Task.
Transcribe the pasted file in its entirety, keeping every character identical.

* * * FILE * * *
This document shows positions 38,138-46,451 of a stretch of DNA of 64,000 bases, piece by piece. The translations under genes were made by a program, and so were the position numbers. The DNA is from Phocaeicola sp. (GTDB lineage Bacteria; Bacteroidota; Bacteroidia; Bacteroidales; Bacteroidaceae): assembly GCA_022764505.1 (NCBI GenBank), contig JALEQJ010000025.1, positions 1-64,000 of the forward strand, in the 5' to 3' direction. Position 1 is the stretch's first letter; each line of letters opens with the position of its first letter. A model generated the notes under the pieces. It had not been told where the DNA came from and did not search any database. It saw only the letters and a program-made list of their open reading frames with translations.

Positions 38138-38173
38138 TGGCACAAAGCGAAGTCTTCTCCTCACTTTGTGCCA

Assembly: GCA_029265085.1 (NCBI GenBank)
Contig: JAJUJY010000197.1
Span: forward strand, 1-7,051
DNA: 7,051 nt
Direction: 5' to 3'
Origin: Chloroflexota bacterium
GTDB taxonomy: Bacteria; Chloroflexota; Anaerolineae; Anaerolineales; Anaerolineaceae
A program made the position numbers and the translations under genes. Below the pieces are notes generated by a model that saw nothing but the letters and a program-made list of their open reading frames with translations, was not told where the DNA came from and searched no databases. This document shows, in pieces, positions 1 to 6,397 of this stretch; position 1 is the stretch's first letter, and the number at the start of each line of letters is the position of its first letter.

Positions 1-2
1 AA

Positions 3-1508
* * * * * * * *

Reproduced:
This document shows positions 38,138-46,451 of a stretch of DNA of 64,000 bases, piece by piece. The translations under genes were made by a program, and so were the position numbers. The DNA is from Phocaeicola sp. (GTDB lineage Bacteria; Bacteroidota; Bacteroidia; Bacteroidales; Bacteroidaceae): assembly GCA_022764505.1 (NCBI GenBank), contig JALEQJ010000025.1, positions 1-64,000 of the forward strand, in the 5' to 3' direction. Position 1 is the stretch's first letter; each line of letters opens with the position of its first letter. A model generated the notes under the pieces. It had not been told where the DNA came from and did not search any database. It saw only the letters and a program-made list of their open reading frames with translations.

Positions 38138-38173
38138 TGGCACAAAGCGAAGTCTTCTCCTCACTTTGTGCCA

Assembly: GCA_029265085.1 (NCBI GenBank)
Contig: JAJUJY010000197.1
Span: forward strand, 1-7,051
DNA: 7,051 nt
Direction: 5' to 3'
Origin: Chloroflexota bacterium
GTDB taxonomy: Bacteria; Chloroflexota; Anaerolineae; Anaerolineales; Anaerolineaceae
A program made the position numbers and the translations under genes. Below the pieces are notes generated by a model that saw nothing but the letters and a program-made list of their open reading frames with translations, was not told where the DNA came from and searched no databases. This document shows, in pieces, positions 1 to 6,397 of this stretch; position 1 is the stretch's first letter, and the number at the start of each line of letters is the position of its first letter.

Positions 1-2
1 AA

Positions 3-1508